Friday, September 12, 2014

imaginary money

Written at the end of almost every playbook in Apocalypse World is a short description of barter that describes what the playbook could expect to charge for their services or receive in return for things they might want or need. There's a description in the rulebook which flat out states that barter is not a game mechanic but then follows up with an example list of goods and services which could be purchased with 1 barter. The one sentence that seems to appear identically in every description of barter, in both playbooks and rulebook, is "1-barter will cover a month’s living expenses, if your tastes aren’t too grand."

Barter is money, but it's not. It's things you have but don't need that you could trade.

In the Fallout video games trade works very similarly, except objects are given a value in bottle caps, the "money" of the setting, and the relative value of objects adjusts based on your character's Charisma or skill in Bartering. But let's say you ignored all of that fiddley nonsense of adjusting cost and introduced bottle caps into Apocalypse World. Would very much change? Characters would likely track their bottle caps, but then you might start feeling the need for tracking the size and weight of all of these caps. Much like AD&D forced you to track the weight of coins.

Trying to equate barter to a system like AD&D (or any of the OSR games where money equates to experience points) where there are different denominations of precious metals makes me really wonder what the value of a gold coin should be. I'm always looking for a simpler system, but barter is almost too simple, it leaves too many questions for players and leads to plenty of disagreements about what barter actually is when you're confronted with other people's ideas of how trade should work in the absence of money.

1-barter will cover a month’s living expenses, if your tastes aren’t too grand.

What are expenses then? Rent and food? Let's assume yes and say that a cheap real-world equivalent would be $200 a month for rent and $40 for food, so 1-barter might equate to $250 in cash. This means that spending 1-barter leaves you living in squalor and eating the apocalypse world equivalent of ramen noodles and metallic tasting water. Pay more and you can likely live in your own place (2-barter a month) and eat steak (4-barter a month). But who do you pay rent to? Where do you get the steak from? Good questions, best answered within the game world.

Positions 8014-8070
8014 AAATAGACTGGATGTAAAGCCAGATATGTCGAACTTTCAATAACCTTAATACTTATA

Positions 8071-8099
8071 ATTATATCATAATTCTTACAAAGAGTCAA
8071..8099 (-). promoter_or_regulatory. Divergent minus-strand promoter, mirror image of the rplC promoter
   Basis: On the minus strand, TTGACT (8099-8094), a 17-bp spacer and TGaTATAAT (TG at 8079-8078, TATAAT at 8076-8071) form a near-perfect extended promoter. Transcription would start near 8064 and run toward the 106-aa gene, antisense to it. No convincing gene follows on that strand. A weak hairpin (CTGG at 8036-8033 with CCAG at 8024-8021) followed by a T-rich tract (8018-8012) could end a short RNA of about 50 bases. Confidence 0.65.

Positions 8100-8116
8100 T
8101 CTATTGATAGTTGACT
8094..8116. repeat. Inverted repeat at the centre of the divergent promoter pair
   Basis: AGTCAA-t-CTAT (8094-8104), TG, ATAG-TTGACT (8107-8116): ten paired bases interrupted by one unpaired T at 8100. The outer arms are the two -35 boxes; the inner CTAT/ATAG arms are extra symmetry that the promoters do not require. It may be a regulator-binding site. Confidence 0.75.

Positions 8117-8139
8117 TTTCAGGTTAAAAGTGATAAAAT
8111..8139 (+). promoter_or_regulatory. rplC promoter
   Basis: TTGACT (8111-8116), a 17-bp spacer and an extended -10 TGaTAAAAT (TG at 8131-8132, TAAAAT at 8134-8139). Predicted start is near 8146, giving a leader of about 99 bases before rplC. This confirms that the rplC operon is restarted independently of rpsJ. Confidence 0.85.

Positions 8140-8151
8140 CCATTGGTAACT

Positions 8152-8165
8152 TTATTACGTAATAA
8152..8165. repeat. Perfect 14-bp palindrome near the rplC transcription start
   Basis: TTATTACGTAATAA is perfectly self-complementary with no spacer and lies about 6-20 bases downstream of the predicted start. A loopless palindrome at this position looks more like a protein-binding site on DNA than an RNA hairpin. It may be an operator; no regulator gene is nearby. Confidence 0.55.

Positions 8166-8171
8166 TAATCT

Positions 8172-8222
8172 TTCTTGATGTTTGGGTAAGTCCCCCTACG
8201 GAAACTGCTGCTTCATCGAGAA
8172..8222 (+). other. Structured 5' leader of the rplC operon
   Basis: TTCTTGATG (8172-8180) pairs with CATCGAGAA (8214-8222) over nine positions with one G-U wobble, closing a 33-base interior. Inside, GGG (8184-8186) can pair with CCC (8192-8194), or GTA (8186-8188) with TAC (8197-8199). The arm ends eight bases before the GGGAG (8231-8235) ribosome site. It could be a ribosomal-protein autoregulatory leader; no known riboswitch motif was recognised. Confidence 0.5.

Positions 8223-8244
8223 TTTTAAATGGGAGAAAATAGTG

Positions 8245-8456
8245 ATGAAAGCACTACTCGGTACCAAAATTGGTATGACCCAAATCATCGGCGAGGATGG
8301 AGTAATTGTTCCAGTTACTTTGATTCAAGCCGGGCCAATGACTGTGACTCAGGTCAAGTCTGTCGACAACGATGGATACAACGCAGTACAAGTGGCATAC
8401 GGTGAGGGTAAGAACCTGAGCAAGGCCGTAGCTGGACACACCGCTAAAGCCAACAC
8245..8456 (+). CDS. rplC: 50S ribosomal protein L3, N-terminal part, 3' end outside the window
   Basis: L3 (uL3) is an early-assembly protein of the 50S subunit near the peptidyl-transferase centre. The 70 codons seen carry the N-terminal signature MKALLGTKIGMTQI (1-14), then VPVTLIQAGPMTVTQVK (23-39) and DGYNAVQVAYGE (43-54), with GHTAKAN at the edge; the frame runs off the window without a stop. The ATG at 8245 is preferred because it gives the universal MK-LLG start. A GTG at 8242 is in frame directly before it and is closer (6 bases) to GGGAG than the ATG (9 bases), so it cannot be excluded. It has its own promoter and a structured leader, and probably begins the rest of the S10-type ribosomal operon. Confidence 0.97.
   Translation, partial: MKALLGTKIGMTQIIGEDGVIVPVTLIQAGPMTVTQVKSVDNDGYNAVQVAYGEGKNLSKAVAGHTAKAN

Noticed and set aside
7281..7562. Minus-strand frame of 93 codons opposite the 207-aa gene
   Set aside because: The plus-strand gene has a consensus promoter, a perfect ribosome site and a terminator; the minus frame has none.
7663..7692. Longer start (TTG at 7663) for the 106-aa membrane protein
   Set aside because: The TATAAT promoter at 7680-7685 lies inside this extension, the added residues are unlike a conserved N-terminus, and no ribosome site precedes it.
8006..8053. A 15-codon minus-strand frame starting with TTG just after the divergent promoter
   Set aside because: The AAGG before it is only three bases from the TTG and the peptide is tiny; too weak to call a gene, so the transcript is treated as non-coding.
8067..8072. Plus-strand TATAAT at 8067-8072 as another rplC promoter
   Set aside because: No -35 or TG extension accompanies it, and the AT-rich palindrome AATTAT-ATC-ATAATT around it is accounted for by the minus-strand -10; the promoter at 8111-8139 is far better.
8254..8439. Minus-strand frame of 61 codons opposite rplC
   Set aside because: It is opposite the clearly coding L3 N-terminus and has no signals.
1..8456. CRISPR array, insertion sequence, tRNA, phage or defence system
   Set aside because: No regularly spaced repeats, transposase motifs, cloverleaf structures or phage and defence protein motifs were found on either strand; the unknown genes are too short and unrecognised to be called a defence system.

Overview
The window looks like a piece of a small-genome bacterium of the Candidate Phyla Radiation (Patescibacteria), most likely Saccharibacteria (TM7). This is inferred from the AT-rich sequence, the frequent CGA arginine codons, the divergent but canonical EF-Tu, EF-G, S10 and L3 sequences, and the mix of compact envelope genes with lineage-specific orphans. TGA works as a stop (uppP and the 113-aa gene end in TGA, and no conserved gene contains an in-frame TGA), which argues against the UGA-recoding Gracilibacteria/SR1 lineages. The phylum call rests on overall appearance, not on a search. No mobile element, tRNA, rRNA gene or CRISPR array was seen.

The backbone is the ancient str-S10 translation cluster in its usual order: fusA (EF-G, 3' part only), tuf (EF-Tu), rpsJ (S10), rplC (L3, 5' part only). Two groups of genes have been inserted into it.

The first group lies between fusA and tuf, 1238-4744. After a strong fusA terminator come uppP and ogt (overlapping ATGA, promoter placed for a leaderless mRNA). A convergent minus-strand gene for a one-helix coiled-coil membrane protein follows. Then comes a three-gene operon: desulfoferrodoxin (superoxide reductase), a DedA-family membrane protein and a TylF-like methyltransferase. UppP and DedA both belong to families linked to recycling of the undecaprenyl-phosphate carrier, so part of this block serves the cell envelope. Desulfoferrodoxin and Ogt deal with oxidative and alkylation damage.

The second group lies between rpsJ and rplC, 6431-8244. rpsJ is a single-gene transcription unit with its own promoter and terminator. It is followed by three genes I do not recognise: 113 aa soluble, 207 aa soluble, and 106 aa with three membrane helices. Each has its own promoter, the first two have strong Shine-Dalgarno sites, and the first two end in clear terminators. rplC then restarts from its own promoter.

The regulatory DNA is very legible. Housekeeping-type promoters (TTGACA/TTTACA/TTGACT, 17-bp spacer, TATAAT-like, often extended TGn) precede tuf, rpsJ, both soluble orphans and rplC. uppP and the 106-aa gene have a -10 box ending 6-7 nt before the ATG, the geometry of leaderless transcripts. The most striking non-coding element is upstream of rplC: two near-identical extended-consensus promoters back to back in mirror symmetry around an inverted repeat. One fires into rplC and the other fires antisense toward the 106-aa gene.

Let's switch up the dynamics a bit and apply the idea of barter to a fantasy setting. Let's start here: 1 gold coin will cover a month's living expenses, if your tastes aren't too grand.

Living in flophouses and eating gruel, stale bread, and sour ale. Pay more for a small private room in an out of the way inn (2-gold a month) and to eat mutton, fresh fruit, and dark lager (4-gold a month). Now, with this standard, how much do these things cost per day? Assuming roughly 30 days in a month, and dividing gold and silver into the traditional 1-to-10 ratio, the room would cost about a silver per day and the food would cost a little bit more (a silver and three coppers) every day. Pretty simple. A player could handwave that they're living poorly at 1 gold per month, or living at a slightly better but still below average level at 3 gold per month. Or if they really want to they could get into the minutia of what they're actually spending their money on and the GM would have a standard for figuring out the cost of goods.

This standard could also be useful for determining what taxes are. Assume the population is paying about 3 or 4 silver a month per person, unless the local lord has raised taxes higher. A garrison with 48 people (citizens and soldiers) probably brings in about 19 gold per month but a village of 300 brings in about 120 gold per month, on average. If the standard of living is poorly then this is a huge cost for either population, but if they live in better conditions then the local lord probably has leeway to push taxes up. What is a village worth? When an invading army is threatening to burn the fields and steal the cattle, it could represent a loss of 700 to 2100 gold to account for recovery. How much gold is the lord willing to spend to get rid of the invaders? If he can give them 1000 gold to leave for a year, then why would he waste 4000 gold to mobilize an army?

1 gold coin (or 1-barter) will allow you to get by and survive in squalor for one month.
5 gold coins (or 5-barter) will allow you to live comfortably for one month.